Coast Guard, DHS.
The Coast Guard is changing the operating regulation governing the operation of the Outer Clam Bay Boardwalk Drawbridge, mile 0.3, near North Naples in Collier County, Florida. The rule will require the drawbridge to open on signal, with at least 30 minutes advance notice. This rule will allow the unrestricted movement of pedestrian traffic while providing for the reasonable needs of navigation.
This rule is effective April 13, 2007.
Comments and material received from the public, as well as documents indicated in this preamble as being available in the docket, are part of docket (CGD07-06-237) and are available for inspection or copying at Commander (dpb), Seventh Coast Guard District, 909 SE. 1st Avenue, Room 432, Miami, Florida 33131-3050 between 8 a.m. and 4:30 p.m., Monday through Friday, except Federal holidays.Start Further Info
FOR FURTHER INFORMATION CONTACT:
Mr. Barry Dragon, Seventh Coast Guard District, Bridge Branch, telephone number 305-415-6743.End Further Info End Preamble Start Supplemental Information
On November 17, 2006, we published a notice of proposed rulemaking (NPRM) entitled Drawbridge Operation Regulations; Outer Clam Bay Boardwalk Bridge, Mile 0.3, Near North Naples, Collier County, FL in the Federal Register (71 FR 66895). We received no comments on the proposed rule. No public meeting was requested, and none was held.
Background and Purpose
The current regulation of the Outer Clam Bay Boardwalk Drawbridge, mile 0.3, near North Naples, at Collier County, published in 33 CFR 117.323 requires the drawspan to open on signal between 9 a.m. and 5 p.m., if at least one-hour advance notice is given. Between 5 p.m. and 9 a.m., the draw is left in the open position.
On October 19, 2006, the officials of Collier County requested that the Coast Guard review the existing regulations governing the operation of the Outer Clam Bay Boardwalk Drawbridge because they contended that the regulation did not meet the needs of pedestrians utilizing the boardwalk and drawspan.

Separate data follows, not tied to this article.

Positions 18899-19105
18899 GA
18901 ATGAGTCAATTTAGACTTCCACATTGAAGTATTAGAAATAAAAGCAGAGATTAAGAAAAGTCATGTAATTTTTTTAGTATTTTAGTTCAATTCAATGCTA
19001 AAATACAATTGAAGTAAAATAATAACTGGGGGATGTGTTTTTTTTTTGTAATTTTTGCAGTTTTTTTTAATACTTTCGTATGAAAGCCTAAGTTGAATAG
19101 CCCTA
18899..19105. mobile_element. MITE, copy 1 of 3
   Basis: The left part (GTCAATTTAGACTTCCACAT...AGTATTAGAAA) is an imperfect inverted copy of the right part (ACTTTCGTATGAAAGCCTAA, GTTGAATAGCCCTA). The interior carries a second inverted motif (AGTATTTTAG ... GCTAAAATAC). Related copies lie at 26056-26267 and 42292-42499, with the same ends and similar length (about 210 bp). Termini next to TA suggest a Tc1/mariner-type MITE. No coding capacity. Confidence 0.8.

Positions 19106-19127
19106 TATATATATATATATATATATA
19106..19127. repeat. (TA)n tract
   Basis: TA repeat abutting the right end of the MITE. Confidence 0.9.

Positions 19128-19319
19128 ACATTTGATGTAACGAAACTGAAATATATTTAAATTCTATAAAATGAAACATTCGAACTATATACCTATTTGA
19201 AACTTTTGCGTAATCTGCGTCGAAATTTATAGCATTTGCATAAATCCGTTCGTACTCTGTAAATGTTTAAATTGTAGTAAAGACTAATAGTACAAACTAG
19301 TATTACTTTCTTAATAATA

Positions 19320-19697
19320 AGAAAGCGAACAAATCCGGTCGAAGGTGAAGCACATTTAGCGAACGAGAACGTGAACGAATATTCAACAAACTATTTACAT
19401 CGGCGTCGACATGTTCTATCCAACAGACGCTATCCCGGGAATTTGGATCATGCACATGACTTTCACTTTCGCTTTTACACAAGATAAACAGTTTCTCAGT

County records indicated that the owner has had one request for an opening since 1986 and the vessel did not show up for the requested opening. Night time vessel traffic is negligible. The boardwalk provides access to a recreational beachfront area 24 hours a day. Leaving the drawspan in the open position prevents beachgoers from accessing the recreational area between the hours of 5 p.m. and 9 a.m.
Discussion of Comments and Changes
The Coast Guard received no responses to the Notice of Proposed Rulemaking. The rule will provide access to the recreational beachfront area 24 hours a day while meeting the reasonable needs of navigation.
This rule is not a “significant regulatory action” under section 3(f) of Executive Order 12866, Regulatory Planning and Review, and does not require an assessment of potential costs and benefits under section 6(a)(3) of that Order. The Office of Management and Budget has not reviewed it under that Order.
We expect the economic impact of this proposed rule to be so minimal that a full Regulatory Evaluation under the regulatory policies and procedures of DHS is unnecessary. This rule modifies the existing bridge schedule to allow pedestrian and vehicle traffic unrestricted access to the recreation area while providing for the reasonable needs of navigation.